Also, I think industry people tend to be on a more regular schedule than academics. I mean this is the more minute sense - they start work by 9 at the latest. This is markedly different from the academic labs I've been in.
posted by maryr at 7:17 PM on June 2, 2012

Biotech can be kind of incestuous since there is often someone in a company that can vouch for a candidate from a previous job. Anyone with a personal recommendation is going to get more consideration than someone without any known history. It's not necessarily fair but that's not just biotech.

But to answer your question, there are certain things that can really only be learned in industry. For example, many jobs require working under Good Manufacturing Practices (GMP), Good Clinical Practices (GCP) or Good Laboratory Practices (GLP). These are industry standards of practice on things like documentation, training and following standard operating procedures. Another example is the experience with regulatory agencies, like the FDA. Sometimes it's important to know how to write technical documents for regulatory submissions and to understand guidance documents from these agencies. Or you may need to be able to deal with FDA inspections. You don't really come across these things in academia. They're not difficult to learn but if it's a significant portion of the job, you're lacking a skill that someone already working in the industry may have. No one expects this experience of someone straight out of school, but if you've built an academic career and want to translate that to a non-entry level position, this may put you at a disadvantage. If you want to cross over from academics, you'd have a much better chance going for basic research positions or at a company that has very early stage products, rather than roles in development or post-commercial product support, which would require more of these industry-learned skills.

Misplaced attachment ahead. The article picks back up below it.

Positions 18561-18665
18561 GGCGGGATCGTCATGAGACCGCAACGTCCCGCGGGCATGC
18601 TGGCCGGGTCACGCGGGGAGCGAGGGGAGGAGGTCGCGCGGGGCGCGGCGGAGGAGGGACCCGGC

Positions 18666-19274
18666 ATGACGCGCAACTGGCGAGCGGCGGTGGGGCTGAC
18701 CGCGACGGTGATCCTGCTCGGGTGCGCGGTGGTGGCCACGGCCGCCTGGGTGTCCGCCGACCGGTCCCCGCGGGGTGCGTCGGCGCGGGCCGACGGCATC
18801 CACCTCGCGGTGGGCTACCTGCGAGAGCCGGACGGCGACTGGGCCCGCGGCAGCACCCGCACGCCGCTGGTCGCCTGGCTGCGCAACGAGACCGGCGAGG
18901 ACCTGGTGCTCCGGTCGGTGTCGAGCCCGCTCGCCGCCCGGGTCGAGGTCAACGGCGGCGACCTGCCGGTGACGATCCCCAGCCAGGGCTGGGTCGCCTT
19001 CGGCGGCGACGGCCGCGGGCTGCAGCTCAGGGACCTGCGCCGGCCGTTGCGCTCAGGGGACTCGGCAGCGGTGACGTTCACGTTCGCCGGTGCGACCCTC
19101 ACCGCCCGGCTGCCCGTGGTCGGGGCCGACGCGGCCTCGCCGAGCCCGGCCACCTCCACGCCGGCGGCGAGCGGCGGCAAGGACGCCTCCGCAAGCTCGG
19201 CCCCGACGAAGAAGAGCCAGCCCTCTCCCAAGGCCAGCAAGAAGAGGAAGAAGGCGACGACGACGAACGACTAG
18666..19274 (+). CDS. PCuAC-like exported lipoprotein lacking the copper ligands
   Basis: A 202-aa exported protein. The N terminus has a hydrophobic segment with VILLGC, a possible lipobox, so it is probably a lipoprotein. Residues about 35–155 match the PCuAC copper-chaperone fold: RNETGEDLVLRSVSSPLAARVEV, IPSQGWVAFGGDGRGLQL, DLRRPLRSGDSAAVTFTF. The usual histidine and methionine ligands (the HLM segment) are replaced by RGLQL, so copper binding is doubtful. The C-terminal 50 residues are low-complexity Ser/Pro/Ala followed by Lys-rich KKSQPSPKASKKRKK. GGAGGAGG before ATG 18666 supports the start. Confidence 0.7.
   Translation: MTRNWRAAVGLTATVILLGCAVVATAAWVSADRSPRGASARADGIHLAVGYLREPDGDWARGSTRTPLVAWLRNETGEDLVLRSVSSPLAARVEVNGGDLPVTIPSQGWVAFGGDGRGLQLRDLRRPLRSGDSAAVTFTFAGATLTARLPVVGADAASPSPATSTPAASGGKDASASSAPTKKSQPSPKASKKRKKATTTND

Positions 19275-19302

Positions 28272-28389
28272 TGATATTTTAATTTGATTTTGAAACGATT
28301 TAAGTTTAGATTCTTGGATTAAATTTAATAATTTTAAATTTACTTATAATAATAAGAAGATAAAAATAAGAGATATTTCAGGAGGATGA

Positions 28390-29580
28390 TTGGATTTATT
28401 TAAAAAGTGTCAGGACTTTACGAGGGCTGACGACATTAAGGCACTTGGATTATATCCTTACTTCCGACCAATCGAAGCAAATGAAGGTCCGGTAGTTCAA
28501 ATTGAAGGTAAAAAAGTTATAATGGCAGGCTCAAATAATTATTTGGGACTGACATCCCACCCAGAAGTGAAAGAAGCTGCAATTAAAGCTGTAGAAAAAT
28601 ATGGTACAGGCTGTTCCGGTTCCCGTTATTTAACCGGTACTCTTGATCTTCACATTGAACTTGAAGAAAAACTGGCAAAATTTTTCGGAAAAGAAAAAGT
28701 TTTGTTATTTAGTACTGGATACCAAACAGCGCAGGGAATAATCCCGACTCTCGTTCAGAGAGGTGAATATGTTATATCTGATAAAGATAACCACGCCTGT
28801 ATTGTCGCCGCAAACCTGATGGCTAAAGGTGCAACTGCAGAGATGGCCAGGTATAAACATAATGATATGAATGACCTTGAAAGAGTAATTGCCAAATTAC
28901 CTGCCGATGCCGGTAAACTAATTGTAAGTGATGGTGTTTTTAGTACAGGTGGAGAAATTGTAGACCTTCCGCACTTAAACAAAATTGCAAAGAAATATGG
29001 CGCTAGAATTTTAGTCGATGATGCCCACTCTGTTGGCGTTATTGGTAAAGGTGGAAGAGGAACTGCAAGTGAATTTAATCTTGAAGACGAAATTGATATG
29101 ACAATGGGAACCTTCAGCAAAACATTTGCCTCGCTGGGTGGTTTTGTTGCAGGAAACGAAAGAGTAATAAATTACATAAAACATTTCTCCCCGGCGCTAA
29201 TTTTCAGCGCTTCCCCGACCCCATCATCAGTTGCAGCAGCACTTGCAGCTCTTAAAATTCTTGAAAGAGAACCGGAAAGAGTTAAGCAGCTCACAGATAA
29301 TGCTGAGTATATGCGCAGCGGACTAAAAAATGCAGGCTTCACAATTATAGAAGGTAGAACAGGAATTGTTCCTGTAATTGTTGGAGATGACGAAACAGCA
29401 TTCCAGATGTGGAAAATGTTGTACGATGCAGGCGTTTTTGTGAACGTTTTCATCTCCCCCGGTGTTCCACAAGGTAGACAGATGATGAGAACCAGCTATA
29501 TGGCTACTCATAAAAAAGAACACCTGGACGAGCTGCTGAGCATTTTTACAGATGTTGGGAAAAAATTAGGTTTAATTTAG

Good luck to you.
posted by LemonOrange at 8:51 PM on June 2, 2012 [7 favorites]

Outside of academia, my industry experience is only small industry or only tangentially with big industry....but I think the differences are....

Scale/Quantity - in industry you need to run more trials, make larger batches, etc. on a daily basis than in academia. You will also need to be able to keep track of these and analyze the results. In terms of skills, I would say being able to organize large amounts of data while still being able to perform other tasks would be a benefit. Also, as previously mentioned, this larger scale may include robots.